D.K.C. MacDonald Memorial Lecturer
The 33rd Canadian Materials Science Conference is proud to have Donald R. Sadoway, Massachusetts Institute of Technology, as this year’s D.K.C. MacDonald Memorial Lecturer.
Donald R. Sadoway, Massachusetts Institute of Technology
Donald Robert Sadoway is a Professor of Materials Chemistry at the Massachusetts Institute of Technology. Sadoway was born in Toronto, Ontario, Canada. He did both his undergraduate and graduate studies at the University of Toronto, receiving his PhD in 1977.
A faculty member in the Department of Materials Science Engineering, he is a noted expert on batteries and has done significant research on how to improve the performance and longevity of portable power sources. In parallel, he is an expert on the extraction of metals from their ores and the inventor of molten oxide electrolysis, which has the potential to produce crude steel without the use of carbon reductant thereby totally eliminating greenhouse gas emissions.
Professor Sadoway’s research seeks to establish the scientific underpinnings for technologies that make efficient use of energy and natural resources in an environmentally sound manner. This spans engineering applications and the supportive fundamental science. The overarching theme of his work is electrochemistry in nonaqueous media.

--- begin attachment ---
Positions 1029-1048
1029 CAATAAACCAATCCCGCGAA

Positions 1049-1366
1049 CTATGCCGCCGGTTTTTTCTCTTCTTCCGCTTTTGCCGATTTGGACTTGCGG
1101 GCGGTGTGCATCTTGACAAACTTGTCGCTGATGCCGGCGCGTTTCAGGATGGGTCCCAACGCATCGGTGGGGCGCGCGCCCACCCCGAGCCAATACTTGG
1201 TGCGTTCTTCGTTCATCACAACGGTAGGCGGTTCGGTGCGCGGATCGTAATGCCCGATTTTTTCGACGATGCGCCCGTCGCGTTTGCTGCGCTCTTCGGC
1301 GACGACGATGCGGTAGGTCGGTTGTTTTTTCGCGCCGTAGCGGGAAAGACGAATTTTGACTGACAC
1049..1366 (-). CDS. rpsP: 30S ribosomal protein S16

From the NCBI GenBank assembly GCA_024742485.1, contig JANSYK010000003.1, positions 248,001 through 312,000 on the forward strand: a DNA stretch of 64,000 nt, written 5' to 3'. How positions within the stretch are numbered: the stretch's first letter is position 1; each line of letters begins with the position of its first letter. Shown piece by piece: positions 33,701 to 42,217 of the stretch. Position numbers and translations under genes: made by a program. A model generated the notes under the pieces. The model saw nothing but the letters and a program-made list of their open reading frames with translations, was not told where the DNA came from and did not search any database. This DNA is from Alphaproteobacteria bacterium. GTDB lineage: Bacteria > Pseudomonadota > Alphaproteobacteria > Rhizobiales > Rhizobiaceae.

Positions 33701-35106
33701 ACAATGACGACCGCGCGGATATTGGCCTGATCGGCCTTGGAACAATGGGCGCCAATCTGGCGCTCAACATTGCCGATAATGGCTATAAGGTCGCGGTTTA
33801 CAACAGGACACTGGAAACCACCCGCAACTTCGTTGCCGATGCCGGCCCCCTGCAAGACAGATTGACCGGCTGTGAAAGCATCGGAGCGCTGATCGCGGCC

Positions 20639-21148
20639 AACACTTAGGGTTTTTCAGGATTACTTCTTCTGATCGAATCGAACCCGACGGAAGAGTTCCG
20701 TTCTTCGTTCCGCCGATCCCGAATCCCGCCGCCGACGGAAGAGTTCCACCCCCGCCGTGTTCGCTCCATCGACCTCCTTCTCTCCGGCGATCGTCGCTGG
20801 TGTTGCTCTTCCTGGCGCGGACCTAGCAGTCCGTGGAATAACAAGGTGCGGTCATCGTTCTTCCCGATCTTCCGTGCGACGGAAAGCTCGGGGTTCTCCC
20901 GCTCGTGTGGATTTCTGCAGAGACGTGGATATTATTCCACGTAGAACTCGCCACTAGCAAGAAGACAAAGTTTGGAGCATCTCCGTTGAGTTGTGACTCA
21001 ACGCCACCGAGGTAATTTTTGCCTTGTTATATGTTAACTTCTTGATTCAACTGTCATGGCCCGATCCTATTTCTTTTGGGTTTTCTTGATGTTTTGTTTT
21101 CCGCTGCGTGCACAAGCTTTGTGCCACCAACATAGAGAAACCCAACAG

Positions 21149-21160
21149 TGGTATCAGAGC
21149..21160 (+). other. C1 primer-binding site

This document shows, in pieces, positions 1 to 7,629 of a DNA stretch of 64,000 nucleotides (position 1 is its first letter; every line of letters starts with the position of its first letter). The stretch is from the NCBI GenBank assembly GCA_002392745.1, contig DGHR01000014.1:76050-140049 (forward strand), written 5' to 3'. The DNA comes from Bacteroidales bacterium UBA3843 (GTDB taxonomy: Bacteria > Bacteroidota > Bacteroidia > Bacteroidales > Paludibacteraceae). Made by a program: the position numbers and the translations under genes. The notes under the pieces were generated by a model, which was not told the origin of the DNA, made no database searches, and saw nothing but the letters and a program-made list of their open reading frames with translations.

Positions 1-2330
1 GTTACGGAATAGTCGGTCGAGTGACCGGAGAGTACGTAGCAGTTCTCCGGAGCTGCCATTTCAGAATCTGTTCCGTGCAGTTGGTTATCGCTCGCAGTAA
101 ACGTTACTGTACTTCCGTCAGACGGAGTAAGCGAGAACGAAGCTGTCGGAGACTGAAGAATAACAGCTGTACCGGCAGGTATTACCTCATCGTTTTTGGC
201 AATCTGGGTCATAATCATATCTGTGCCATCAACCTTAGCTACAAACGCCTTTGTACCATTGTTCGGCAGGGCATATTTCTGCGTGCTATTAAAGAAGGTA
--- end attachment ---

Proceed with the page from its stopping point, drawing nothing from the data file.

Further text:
Electrochemical Pathways Towards Deep Decarbonization and Profitable Sustainability
A sustainable future is axiomatically a carbon-free electric future. Emerging technologies that will usher in this new economy necessarily include electrochemical innovations in energy storage and in steelmaking. Electricity storage is critical to widespread deployment of carbon-free but intermittent renewables, solar and wind, while offering huge benefits to today’s grid: improving security and reducing price volatility. Invented at MIT, the liquid metal battery provides colossal power capability on demand and long service lifetime at very low cost and without threat of fire. In 2019 worldwide steel production generated 9% of total CO2 emissions. Invented at MIT, molten oxide electrolysis represents an environmentally sound alternative to today’s carbon-intensive thermochemical process. Instead of CO2 as the by-product of steel, molten oxide electrolysis makes tonnage oxygen while offering better metal at lower cost while vitiating negative environmental impacts of current technology. In the narratives of both of these emerging technologies, liquid metal battery and molten oxide electrolysis, there are lessons more broadly applicable to innovation: how to pose the right question, how to engage young minds (not experts), establishing a creative culture, and inventing inventors in parallel with inventing technology.
Watch Donald F. Sadoway’s presentation at COM 2015 on Electrochemical Pathways Towards Sustainability